The portion of the valve body 28' and the retainer body 52' adjacent to the lugs 58', 60' is formed with the same diameter as in the previous embodiment such that the coupling site 10' will cooperate with a standard male luer lock 64' in the same manner as in the previous embodiment. However, it should be noted that as the luer taper 50' is inserted into the coupling site 10' and the locking collar 62' is threadably engaged with the retainer 14', the tip of the luer taper 50' will pass into the luer slip 66' whereby an additional seal is formed between the exterior of the luer taper 50' and the interior of the luer slip 66'. In addition, the contact between the luer taper 50' and luer slip 66' defines a positive lock position between the luer lock 64' and the coupling site 10'.

It should also be noted that the alternative configuration of FIGS. 6-8 does not affect the advantages afforded by passage of the retainer 14' and valve element 16' in between the luer taper 50' and the locking collar 62' to form a sealed connection wherein the standard luer lock 64' is mechanically locked onto the coupling site 10'.

FIGS. 9-11 show an alternative to the first embodiment in which an alternative valve element 16" is shown and in which the elements for the retainer 14 and the support base 12 remain unchanged and are identified with the same reference numerals as in the first embodiment.

The valve element 16" of the present embodiment differs from the valve element 16 of the first embodiment in that a different rib structure is provided for biasing the slit 36" to a closed position. Specifically, a pair of rib portions 44", 45" and 46", 47" are provided on opposing sides of the slit 36". Each pair of rib members 44", 45" and 46", 47" is separated by a space 68", 70", respectively.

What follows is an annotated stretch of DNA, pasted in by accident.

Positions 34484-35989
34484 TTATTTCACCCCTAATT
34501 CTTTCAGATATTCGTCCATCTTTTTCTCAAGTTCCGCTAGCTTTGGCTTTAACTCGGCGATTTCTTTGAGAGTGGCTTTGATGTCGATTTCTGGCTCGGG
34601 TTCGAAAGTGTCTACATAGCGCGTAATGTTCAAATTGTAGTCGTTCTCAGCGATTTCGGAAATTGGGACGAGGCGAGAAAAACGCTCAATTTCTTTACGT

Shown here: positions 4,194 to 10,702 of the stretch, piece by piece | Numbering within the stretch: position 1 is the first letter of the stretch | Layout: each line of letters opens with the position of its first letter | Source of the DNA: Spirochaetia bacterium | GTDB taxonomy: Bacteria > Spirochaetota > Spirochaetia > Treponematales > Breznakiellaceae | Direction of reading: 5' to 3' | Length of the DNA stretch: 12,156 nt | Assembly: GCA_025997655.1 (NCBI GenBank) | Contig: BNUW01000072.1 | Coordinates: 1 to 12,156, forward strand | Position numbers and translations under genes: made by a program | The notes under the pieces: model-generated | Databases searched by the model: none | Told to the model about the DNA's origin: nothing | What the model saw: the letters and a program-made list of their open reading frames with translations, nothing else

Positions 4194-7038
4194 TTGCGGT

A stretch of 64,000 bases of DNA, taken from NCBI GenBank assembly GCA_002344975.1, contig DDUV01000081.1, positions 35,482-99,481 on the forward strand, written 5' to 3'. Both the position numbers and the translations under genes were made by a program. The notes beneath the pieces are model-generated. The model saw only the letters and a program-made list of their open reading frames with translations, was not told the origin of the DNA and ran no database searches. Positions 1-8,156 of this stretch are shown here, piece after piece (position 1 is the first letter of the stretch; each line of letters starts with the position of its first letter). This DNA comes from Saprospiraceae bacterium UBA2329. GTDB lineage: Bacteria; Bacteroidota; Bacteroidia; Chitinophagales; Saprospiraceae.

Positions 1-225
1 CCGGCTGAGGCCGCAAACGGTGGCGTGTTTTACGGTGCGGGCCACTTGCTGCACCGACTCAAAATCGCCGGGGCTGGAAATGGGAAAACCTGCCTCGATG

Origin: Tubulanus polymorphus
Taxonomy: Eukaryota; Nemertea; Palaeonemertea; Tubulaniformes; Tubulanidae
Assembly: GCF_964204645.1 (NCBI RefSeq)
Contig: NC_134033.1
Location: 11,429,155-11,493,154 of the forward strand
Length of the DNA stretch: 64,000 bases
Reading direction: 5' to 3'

The rib members 44" -47" operate in the same manner as the ribs 44, 46 of the first embodiment to reinforce the diaphragm 34" and bias the slit 36" to a closed position. In addition, the spaces 68", 70" provide an area for the material of the valve element 16" to deform into when a male luer taper is inserted into the coupling site.

It should be noted that other configurations for the rib members may be provided in order to bias the valve diaphragm to a closed position. For example, the curved surface of the ribs 44, 46 extending from the inner wall 48 of the valve element 16 to the slit 36 may be formed as a straight inwardly angled surface or may be provided with some other shape. In addition, it should be noted that the design of the diaphragm 34 and the reinforcing rib members 44, 46 for biasing the slit to a closed position may be altered to provide a predetermined resistance to back flow through the valve element 16. Thus, if it is desired for the coupling site 10 to provide a pressure relief function, such as when the coupling site 10 is used in a conventional Y-site with fluid being pumped into the Y-site through another opening, the valve element 16 may be designed to release fluid from the slit 36 at a predetermined pressure in order to avoid excessive pressure from being applied into a patient at an infusion site.